The one-fund solution

If you’re new to self-directed investing and you have a relatively small RRSP or TFSA, the place to begin is ING DIRECT’s Streetwise Portfolios.

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What’s the best way to get started with index investing? That’s the question Justin Bender and I ask in our new white paper, The One-Fund Solution. In our opinion, if you’re new to self-directed investing and you have a relatively small RRSP or TFSA, the place to begin is ING DIRECT’s Streetwise Portfolios.

I’ve written about the Streetwise Portfolios before, and I often get pushback from readers. They point out these balanced index funds carry an MER of 1.07%, which is expensive compared to my ETF model portfolios, and even the TD e-Series funds. But most of this criticism comes from experienced do-it-yourselfers who forget that reading this blog means they’re among a small minority who consider investing something of a hobby. Most Canadians are not like them. Most people, even if they are good savers—and that’s the most important characteristic of a good investor—would rather watch Say Yes to the Dress than use a rebalancing spreadsheet.

My point is, rather that comparing the Streetwise Portfolios to the optimal solution, let’s compare them to the typical investor’s situation. There is more than $900 billion in mutual funds in Canada, and the average MER of a balanced fund is 2.15% (according to Morningstar’s 2013 Global Fund Investor Experience Report). It’s true this figure includes a trailer fee for advice, something you won’t get with a Streetwise account. But the sad truth is investors with five-figure portfolios typically get either dreadful advice or no advice. And in many cases they don’t need to pay for professional help. If you’re just tucking away a couple of thousand dollars a year in tax-sheltered accounts, it’s tough for an advisor to add value.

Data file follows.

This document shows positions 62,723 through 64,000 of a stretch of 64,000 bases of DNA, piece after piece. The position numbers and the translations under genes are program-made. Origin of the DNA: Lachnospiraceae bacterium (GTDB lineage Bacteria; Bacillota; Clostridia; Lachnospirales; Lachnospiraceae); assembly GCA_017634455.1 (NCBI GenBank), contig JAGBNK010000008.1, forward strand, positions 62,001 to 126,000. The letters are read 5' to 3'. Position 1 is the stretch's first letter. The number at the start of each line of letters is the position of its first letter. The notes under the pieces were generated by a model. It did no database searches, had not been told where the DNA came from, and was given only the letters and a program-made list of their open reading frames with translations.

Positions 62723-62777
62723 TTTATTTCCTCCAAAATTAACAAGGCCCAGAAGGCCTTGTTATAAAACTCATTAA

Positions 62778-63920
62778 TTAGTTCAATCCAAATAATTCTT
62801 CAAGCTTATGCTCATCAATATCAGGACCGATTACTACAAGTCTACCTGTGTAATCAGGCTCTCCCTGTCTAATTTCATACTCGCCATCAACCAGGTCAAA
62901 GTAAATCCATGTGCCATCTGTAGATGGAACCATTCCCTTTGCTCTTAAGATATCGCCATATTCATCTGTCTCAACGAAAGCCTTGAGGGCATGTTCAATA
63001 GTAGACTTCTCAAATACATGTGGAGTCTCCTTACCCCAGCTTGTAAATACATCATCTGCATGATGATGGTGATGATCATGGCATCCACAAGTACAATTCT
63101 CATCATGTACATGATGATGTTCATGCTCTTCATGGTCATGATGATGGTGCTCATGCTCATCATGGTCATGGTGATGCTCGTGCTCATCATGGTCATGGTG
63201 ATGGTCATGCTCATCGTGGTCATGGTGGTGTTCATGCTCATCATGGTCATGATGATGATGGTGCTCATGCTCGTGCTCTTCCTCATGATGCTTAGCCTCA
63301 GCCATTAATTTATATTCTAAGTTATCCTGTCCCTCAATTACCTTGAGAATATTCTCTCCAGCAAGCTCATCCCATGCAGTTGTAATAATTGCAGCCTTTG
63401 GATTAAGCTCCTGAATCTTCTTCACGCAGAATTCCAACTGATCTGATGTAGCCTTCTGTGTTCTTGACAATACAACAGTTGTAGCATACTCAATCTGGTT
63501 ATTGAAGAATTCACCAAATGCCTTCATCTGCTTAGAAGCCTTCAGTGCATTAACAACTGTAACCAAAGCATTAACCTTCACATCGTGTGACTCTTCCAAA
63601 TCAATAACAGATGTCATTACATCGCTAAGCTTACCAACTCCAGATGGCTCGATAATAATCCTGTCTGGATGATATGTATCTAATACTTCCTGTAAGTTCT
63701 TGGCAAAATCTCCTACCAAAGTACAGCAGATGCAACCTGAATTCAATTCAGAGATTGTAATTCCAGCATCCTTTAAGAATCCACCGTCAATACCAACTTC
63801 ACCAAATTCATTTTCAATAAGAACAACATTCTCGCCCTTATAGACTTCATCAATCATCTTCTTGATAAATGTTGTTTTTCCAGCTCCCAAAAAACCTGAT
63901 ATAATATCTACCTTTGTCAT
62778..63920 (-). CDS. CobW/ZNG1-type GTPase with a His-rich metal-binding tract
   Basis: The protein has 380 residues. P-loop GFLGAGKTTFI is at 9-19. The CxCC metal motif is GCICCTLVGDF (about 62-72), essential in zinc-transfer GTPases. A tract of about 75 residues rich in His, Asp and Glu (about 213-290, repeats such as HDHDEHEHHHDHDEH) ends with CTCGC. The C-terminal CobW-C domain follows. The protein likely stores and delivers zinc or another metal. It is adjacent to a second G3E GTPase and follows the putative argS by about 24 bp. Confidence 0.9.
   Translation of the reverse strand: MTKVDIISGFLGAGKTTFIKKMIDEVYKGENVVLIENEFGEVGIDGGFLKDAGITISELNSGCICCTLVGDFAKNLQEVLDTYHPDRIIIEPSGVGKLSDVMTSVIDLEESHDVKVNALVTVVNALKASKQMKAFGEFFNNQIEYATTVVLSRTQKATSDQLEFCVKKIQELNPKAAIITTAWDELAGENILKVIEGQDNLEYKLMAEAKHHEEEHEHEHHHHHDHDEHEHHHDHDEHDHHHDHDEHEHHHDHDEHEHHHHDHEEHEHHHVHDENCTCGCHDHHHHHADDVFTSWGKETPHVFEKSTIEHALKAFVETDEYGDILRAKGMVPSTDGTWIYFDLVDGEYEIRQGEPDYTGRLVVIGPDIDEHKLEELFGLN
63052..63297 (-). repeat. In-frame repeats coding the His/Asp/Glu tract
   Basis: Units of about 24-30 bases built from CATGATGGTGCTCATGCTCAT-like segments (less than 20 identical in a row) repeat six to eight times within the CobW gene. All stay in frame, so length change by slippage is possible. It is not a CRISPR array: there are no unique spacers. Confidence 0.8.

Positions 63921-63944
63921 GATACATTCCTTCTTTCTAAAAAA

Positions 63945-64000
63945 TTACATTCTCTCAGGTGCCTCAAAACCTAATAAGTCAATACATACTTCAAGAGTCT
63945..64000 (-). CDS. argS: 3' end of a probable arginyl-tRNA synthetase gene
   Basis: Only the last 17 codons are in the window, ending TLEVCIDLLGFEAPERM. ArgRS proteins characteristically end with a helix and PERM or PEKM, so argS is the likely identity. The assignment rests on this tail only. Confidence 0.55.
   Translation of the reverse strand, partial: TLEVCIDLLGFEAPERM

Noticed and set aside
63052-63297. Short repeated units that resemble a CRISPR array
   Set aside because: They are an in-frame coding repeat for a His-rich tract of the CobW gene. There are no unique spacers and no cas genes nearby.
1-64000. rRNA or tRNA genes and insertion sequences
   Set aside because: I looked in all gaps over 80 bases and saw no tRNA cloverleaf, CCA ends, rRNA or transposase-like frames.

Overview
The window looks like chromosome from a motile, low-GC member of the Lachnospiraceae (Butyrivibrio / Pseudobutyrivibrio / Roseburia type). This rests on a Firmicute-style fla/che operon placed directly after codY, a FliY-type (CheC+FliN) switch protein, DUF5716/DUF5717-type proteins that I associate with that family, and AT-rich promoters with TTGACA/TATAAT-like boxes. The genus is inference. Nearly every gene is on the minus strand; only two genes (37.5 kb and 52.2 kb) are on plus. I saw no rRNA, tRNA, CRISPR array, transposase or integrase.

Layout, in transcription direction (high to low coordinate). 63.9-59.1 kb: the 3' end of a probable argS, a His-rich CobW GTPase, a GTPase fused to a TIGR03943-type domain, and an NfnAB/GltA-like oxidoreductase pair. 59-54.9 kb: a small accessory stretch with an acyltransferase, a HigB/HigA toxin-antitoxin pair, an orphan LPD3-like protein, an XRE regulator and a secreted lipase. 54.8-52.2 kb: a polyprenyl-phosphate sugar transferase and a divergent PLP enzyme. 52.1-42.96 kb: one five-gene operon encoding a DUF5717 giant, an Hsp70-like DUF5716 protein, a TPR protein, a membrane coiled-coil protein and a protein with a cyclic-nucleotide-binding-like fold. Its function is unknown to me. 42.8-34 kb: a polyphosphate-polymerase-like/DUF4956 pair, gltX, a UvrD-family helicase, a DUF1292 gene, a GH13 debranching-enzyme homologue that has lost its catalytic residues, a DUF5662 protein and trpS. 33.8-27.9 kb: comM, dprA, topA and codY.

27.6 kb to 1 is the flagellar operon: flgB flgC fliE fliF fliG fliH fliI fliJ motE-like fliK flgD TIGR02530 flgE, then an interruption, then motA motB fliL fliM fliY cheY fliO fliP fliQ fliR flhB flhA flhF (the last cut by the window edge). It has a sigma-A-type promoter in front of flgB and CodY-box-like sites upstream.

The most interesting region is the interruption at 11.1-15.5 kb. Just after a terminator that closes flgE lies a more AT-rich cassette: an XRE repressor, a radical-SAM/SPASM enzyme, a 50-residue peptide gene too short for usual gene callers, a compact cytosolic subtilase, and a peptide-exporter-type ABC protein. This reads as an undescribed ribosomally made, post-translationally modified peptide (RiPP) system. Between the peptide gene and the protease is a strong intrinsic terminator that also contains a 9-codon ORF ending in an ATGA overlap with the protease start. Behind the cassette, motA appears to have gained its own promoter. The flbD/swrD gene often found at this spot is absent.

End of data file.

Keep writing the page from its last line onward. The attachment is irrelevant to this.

That describes the majority of investors in Canada. According to recent report from Advocis, the average client of a mutual fund advisor in Canada has an account between $64,000 and $75,000. What percentage do you think have globally diversified, regularly rebalanced portfolios that cost less than 1.07%? And if those investors are paying a 1% trailer fee, how many are receiving good advice ? I’d suggest at least three out of four would be better off simply socking away money in a Streetwise Portfolio.

Justin and I fully explain the advantages of this simple solution in the white paper, but I’ll summarize the main points here:

Easy account setup. If you already have a chequing or savings account with ING DIRECT, opening a new investment account can be done online in about 10 minutes. Even if you’re not already a client, the application process is still almost entirely online.

No need to learn how to trade. Making ETF trades is often intimidating for novices, and mistakes can be expensive. With the Streetwise Portfolios you make all your contributions and withdrawals through the ING DIRECT website, which is much more user-friendly.

A single monthly contribution. Making preauthorized monthly contributions is generally not possible with ETFs, and adding small amounts to an ETF portfolio can be inconvenient and costly. ING DIRECT clients can set up a single weekly, biweekly or monthly Automatic Savings Program with a minimum of just $25.

Automatic rebalancing. If you use multiple ETFs or index mutual funds, rebalancing requires you to monitor your portfolio and make calculations with a spreadsheet. It also means you need the emotional discipline to sell assets after they have gone up and purchase others that have fallen in value. The Streetwise Portfolios make all that unnecessary, as they are automatically rebalanced quarterly.

Client support. Some discount brokerages—including Questrade and Virtual Brokers—have enticed investors with commission-free ETFs. I’m aware many readers are pleased with these bargain brokerages, and that’s fine. But they would not be my first recommendation for investors with small portfolios and no investing experience. I’d rather send them to ING DIRECT, where the mutual fund reps have been specifically trained to answer questions about index investing.

If you’re happily investing with a portfolio of ETFs or TD e-Series funds, keep up the great work. But if you’ve never invested on your own before—or if you have a friend or family member in that situation—download our white paper and learn how you can get started in indexing investing with a simple 0ne-fund solution.

3 comments on “The one-fund solution

  1. I can across a story from USA today. March 14th, 2014. The reporter John Waggoner
    reported the S& P 500 index returned 3.5% from March 2000 to 2014!

    Remember this assumes 0% fees. If you factor in inflation and taxes the return is below zero!

    Brian
    PS. this means in retirement you need several strategies

    Reply

    • check google finance, your wrong!
      clearly spam!

      Reply

  2. Good article, I use the one fund solution in my TFSA with the Mawer Balanced Fund.

    Reply

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